Growing up I spent a lot of time living with my grandparents. I would like to think this was my parents way of making sure I developed a greater appreciation of my ancestors and formed a close bond with their parents. Considering my nickname growing up was Rowdy I am beginning to think that they sent me off just so they could get a break from the terror that somehow followed me wherever I went.
My grandmother was a sweet lady who was always trying to instill wisdom upon me. One of her favorite sayings was, “Beauty is in the eye of the beholder.” She was a master of the cliché but she meant well. She would constantly remind me that I needed to look beyond the flashy exterior and look for the good in people.
My grandfather on the other hand was more of a realist. Whenever my grandmother would utter that phrase he would be quick to add, “yeah but ugly cuts clear to the core!” That would immediately change the mood and result with a shaking of a wooden spoon and a reminder of what it meant to be a role model. I have to admit, the older I get the more I appreciate my grandfather’s understanding of the world. I’ll never forget him sitting me down as I reached the age of dating and gave me some very sound advice.
“Rowdy, when the time comes to take a girl’s hand in marriage I want you to remember my words. Always try to marry a fat tattooed lady. You get warmth in the winter, shade in the summer, and moving pitchers all year long.”
I wasn’t exactly sure I understood what he was saying but I did take his advice. No, I didn’t marry an overweight girl and I didn’t even find one with a tattoo. But I did what he said; I remembered his words. I hope one day to pass this valuable advice on to my son in hopes that he will heed the advice as well.
I more or less glossed over the whole beauty and ugly discussion which was lost in the back of my mind somewhere between diagramming a sentence and solving for “x” using the Pythagorean Theorem; that is until today.
By the third week in January the memories of Christmas and gift giving have been replaced by the frightening reminder of the credit card bill. We tend to even forget what exactly we got on Christmas morning. There may even be times where we remember more what we didn’t get than what we did receive.
As a kid I had a ritual. Shortly after the school year started the Sears Christmas catalog would arrive at our house. It was an event my brother and I looked forward to each fall. We would retrieve the book from the mailbox then spend hour after hour perusing each page making a list of things we found.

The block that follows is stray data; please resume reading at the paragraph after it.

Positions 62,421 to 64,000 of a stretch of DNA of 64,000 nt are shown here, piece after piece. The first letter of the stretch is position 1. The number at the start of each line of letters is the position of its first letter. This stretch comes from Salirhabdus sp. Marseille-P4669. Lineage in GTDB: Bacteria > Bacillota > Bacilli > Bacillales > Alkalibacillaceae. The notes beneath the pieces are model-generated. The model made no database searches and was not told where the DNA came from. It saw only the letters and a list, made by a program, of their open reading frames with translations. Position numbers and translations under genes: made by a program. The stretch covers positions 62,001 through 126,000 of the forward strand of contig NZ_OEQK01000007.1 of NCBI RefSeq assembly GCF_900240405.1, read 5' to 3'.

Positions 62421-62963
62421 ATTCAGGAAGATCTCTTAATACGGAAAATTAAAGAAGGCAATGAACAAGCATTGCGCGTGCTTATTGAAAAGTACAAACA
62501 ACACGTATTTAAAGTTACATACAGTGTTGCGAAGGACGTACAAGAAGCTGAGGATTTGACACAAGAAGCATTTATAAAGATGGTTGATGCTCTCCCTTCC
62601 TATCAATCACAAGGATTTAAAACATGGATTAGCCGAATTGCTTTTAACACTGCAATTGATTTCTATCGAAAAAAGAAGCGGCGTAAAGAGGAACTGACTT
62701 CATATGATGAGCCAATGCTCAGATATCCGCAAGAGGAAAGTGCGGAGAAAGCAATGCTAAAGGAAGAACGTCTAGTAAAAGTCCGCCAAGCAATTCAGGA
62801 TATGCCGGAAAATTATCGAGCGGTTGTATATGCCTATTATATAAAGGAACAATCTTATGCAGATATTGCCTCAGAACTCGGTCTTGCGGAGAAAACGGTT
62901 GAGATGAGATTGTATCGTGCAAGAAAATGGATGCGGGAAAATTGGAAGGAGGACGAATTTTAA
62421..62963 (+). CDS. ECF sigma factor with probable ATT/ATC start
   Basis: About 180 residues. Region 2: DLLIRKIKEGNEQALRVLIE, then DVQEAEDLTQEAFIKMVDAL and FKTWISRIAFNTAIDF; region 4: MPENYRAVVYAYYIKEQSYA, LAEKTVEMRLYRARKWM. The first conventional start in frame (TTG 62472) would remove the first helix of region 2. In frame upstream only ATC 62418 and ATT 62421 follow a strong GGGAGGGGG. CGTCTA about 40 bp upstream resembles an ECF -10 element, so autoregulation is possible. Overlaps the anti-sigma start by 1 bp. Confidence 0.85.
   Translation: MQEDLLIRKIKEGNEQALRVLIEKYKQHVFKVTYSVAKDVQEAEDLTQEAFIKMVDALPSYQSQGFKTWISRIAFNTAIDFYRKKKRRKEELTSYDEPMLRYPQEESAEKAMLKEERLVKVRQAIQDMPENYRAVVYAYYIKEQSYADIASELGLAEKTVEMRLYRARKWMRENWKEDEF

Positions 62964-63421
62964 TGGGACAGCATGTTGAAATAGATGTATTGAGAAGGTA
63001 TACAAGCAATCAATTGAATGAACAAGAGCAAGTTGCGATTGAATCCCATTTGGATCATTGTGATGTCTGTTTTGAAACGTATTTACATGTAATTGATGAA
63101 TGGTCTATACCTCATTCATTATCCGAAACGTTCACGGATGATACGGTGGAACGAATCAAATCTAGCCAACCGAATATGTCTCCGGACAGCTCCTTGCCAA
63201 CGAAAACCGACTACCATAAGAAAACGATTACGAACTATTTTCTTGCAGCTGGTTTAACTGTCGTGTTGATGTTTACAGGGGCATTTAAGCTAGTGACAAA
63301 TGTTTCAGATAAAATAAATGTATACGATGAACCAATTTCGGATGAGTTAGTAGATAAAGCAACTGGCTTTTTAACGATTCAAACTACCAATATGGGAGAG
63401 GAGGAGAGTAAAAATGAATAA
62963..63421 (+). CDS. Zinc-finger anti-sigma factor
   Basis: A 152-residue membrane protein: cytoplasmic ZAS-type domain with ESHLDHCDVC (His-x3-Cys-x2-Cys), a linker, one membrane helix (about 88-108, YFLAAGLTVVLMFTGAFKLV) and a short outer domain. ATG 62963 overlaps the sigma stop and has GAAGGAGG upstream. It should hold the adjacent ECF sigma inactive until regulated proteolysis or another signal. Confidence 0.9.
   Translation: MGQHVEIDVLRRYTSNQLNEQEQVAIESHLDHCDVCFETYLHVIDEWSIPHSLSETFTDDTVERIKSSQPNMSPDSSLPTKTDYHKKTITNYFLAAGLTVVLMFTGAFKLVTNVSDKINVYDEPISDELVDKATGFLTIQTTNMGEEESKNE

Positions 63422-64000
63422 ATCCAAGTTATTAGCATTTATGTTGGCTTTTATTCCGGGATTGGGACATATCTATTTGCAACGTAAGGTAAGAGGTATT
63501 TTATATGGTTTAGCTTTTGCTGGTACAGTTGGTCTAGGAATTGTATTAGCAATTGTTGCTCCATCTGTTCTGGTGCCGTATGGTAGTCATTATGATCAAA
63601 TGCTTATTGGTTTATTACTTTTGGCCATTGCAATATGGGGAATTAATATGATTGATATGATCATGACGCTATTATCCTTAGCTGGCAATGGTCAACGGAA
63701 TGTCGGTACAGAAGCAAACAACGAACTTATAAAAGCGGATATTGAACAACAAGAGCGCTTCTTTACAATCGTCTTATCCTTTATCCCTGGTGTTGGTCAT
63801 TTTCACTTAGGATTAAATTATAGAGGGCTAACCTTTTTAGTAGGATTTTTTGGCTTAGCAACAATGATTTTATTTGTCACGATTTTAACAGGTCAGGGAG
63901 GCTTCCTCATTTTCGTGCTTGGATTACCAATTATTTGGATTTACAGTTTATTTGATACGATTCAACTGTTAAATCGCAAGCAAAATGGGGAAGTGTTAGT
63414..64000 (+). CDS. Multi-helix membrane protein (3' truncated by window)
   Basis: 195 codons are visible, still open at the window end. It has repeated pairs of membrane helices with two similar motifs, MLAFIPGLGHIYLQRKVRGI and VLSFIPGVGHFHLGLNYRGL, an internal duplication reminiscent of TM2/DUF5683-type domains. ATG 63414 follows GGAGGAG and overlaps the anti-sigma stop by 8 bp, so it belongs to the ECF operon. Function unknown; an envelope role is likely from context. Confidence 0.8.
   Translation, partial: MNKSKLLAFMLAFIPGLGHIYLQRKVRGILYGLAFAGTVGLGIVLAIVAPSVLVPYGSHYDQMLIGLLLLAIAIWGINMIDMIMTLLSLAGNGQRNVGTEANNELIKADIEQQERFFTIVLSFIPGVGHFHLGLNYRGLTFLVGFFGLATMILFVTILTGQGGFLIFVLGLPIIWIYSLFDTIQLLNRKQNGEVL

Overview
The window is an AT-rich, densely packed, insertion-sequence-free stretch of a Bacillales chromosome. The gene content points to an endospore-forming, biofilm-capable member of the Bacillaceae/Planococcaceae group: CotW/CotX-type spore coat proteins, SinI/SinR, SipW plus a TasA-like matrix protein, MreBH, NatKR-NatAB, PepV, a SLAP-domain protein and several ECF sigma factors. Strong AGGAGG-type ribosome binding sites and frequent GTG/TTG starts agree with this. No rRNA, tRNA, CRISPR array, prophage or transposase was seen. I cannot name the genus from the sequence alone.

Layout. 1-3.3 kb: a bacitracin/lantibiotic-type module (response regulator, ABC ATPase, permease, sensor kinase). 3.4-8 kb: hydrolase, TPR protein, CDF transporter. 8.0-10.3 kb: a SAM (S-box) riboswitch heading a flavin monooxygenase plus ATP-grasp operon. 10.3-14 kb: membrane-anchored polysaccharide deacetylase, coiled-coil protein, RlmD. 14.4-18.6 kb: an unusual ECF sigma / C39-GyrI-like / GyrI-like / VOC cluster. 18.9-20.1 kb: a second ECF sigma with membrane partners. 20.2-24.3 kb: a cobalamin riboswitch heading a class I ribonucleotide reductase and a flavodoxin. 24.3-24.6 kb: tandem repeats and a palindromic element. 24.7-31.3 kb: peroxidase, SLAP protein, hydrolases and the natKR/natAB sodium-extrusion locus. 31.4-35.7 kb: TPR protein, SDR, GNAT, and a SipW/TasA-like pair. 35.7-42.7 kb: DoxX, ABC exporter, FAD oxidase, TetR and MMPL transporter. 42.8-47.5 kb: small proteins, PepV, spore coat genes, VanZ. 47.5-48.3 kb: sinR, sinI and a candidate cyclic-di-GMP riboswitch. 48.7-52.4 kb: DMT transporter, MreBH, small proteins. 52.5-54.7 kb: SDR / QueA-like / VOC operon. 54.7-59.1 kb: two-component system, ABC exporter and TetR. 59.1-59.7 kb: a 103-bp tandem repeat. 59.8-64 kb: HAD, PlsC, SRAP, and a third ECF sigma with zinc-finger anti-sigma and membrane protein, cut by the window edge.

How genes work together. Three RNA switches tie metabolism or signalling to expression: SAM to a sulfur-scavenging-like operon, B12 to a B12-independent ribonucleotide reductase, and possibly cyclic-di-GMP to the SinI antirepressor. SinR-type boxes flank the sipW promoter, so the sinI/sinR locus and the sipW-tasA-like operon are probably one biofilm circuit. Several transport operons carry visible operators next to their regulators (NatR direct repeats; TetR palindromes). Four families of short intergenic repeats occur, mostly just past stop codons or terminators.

We would begin with subtle hints to our parents of something that would not only bring us joy but make their lives easier by not having to hear how bored we were. We raised hinting to an art form. The subtlety would give way to blatant begging after Thanksgiving then pleading with Santa Claus at the local mall. We would leave nothing to chance. There was just no way our parents could not know what we wanted for Christmas.
As I’ve gotten older, it appears my hinting powers have diminished much like my eyesight. The hints I give now don’t result in finding that new Diamondbacks hat under the tree or even the latest Sedona Red jacket in the brightly colored box.
This year was no different. Despite my secretly written list inside my wife’s favorite magazine or coaching kids to tell others what I might like I find myself wondering why I didn’t get that special Dbacks gear I desired.
There comes a point where a man has to take matters into his own hands. This year I decided I would just buy something, wrap it and put my name on the gift. I spent hours forging my wife’s handwriting so it looked like she had bought and wrapped it.
As Christmas wound down and the gifts were all unwrapped there remained one under the tree. The kids retrieved the box and read the tag. To: Dad From Mom. My wife had a blank look on her face. The tag looked like her handwriting but she didn’t remember wrapping it or even buying it. I chalked it up to her getting old which likely was one of the reasons I would be sleeping on the couch again.
I eagerly unwrapped the gift and tore open the box. I let out an excited squeal and stood there with the gift dancing around. When I looked up all eyes were on me. It was not a normal look on their faces; this was more the kind of look you see on the crowds’ faces when they are looking at a rather grisly accident.
After a rather uncomfortable silence one of the kids finally asked, “What is that thing?” How could they even ask that? It was pretty obvious what this was but it looked like they were kind of expecting an answer. “It’s a sweater,” I said.
My wife immediately exclaimed, “That is not from me! There is absolutely no way I would have bought THAT!” The comment struck me as odd.
“What do you mean?” I asked.
My daughter attempted to help, “That is about the ugliest sweater I have ever seen!” she said. I looked around the room and everyone seemed to be nodding in agreement. I remembered my grandmother and quickly said, “Beauty is in the eye of the beholder.”
My son quickly countered with, “Yeah but ugly is clear to the core.” I knew I shouldn’t have had that talk with him.
It didn’t matter; I didn’t really care what they thought. This was the coolest sweater I have ever seen and I planned on wearing it every chance I got. When I suggested that, I got one of those “oh no you won’t” looks from my wife. I know that look; I see it on a daily basis.
So now it’s a marital battle. She hides my sweater deep in the closet and I do my best Indiana Jones impression and retrieve it from the closet of doom. I think I’m wearing her down. She doesn’t cry anymore when I wear it. Who knows, by baseball season she may even walk along side of me in public. She doesn’t know what she’s missing. Every time we leave the house I can see husbands and wives looking longingly at my sweater secretly wishing they had one just like it.